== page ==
Robot muscles could help to mobilise stroke patients and the elderly
Prototype versions of robotic ‘muscles’ have been developed by scientists at Shinshu University in Japan and could bring extra mobility to elderly patients or those suffering from strokes and other conditions.
While technology designed to replace bones has long been used in humans in the form of prosthetics and implants, muscles have proved to be more difficult to replace because of their elastic nature.
But now a Japanese research team has designed a wearable robot designed to support a person’s hip joint while walking.
“With a rapidly ageing society, an increasing number of elderly people require care after suffering from stroke and other-age related disabilities. Various technologies, devices, and robots are emerging to aid caretakers,” wrote Shinshu University professor Minoru Hashimoto, noting that several technologies meant to assist a person with walking are often cumbersome to the user.
“[In our] current study, [we] sought to develop a lightweight, soft, wearable assist wear for supporting activities of daily life for older people with weakened muscles and those with mobility issues.”
The wearable system consists of plasticised polyvinyl chloride (PVC) gel, mesh electrodes, and applied voltage. The mesh electrodes sandwich the gel, and when voltage is applied, the gel flexes and contracts, like a muscle.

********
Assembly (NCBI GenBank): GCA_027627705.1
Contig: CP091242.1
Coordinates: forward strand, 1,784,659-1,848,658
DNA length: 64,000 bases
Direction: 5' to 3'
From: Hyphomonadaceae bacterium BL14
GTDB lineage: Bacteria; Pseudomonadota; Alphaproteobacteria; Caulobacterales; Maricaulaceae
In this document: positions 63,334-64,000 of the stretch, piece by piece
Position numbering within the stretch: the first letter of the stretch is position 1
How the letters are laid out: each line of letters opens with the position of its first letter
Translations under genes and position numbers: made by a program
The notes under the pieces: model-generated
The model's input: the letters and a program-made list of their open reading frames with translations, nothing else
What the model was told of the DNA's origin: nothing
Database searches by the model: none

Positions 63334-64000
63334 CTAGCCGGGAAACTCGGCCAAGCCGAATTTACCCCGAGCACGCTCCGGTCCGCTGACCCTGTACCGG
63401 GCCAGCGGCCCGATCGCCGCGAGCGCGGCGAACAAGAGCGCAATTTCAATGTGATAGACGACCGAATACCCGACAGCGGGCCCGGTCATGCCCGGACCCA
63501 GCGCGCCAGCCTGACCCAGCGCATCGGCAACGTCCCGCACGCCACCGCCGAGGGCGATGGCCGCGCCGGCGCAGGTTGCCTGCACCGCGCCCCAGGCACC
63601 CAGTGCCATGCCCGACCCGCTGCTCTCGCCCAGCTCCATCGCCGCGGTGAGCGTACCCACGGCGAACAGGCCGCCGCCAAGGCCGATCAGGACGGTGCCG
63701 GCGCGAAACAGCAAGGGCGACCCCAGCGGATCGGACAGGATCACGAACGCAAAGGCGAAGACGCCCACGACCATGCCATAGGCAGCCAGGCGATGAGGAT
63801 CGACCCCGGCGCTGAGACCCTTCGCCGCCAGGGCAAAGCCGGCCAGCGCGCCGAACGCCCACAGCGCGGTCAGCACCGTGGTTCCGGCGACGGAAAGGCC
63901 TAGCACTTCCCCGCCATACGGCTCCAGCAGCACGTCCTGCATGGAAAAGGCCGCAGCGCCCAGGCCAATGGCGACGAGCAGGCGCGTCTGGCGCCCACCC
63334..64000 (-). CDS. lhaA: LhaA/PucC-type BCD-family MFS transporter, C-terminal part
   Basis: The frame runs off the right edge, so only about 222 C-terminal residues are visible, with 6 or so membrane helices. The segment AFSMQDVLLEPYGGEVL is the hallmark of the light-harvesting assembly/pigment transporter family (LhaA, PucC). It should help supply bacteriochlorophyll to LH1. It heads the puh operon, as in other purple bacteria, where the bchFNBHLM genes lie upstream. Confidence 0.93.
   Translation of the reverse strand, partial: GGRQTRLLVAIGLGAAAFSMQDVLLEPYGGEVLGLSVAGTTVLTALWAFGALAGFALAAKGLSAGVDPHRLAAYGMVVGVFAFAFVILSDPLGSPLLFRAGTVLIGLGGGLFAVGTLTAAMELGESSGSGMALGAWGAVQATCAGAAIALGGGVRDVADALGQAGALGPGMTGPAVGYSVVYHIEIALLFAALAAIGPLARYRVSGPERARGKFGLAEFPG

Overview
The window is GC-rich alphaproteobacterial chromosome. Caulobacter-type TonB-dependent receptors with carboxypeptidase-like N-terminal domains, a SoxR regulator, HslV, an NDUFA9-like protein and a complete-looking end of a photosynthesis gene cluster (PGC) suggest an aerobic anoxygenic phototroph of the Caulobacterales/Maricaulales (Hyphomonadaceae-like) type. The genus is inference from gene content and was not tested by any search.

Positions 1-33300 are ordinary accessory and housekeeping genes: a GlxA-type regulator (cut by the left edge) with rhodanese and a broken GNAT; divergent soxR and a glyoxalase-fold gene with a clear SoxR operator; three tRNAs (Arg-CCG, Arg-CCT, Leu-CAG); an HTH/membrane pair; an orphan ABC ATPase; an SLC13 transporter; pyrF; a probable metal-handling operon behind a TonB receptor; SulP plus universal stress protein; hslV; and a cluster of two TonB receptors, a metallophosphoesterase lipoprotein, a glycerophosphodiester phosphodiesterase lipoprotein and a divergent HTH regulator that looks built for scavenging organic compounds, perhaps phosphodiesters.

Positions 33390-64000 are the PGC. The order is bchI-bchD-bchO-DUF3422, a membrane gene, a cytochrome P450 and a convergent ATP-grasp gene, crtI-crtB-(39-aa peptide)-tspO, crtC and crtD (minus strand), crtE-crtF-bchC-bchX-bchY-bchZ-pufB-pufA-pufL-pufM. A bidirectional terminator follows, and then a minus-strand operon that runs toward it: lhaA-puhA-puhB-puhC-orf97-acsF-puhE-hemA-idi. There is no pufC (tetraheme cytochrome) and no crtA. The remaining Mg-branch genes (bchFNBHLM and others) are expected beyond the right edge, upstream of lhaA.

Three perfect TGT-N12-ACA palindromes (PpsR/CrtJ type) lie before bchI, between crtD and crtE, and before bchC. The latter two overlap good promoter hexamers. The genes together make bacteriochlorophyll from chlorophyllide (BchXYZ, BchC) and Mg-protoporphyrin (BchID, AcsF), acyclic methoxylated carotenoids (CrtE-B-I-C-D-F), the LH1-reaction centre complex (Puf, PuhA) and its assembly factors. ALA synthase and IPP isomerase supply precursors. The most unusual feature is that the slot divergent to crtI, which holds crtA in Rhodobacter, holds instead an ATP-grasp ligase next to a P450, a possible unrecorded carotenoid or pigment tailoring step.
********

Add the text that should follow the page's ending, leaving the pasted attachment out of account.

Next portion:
“We thought that the electrical mechanical properties of the PVC gel could be used for robotic artificial muscles, so we started researching the PVC gel,” said Hashimoto. “The ability to add voltage to PVC gel is especially attractive for high-speed movement, and the gel moves with high speed with just a few hundred volts.”
In a preliminary evaluation, a stroke patient with some paralysis on one side of his body walked with and without the wearable system.
“We found that the assist wear enabled natural movement, increasing step length and decreasing muscular activity during straight-line walking,” wrote Hashimoto. The researchers also found that adjusting the charge could change the level of assistance the actuator provides.
Next, the researchers plan to create a string actuator using the PVC gel, which could potentially lead to the development of fabric capable of providing more manageable external muscular support with ease.
In 2016 scientists developed a patch that senses the electrical activity of muscles, which could represent a breakthrough in emotion reading and therapy for strokes patients.
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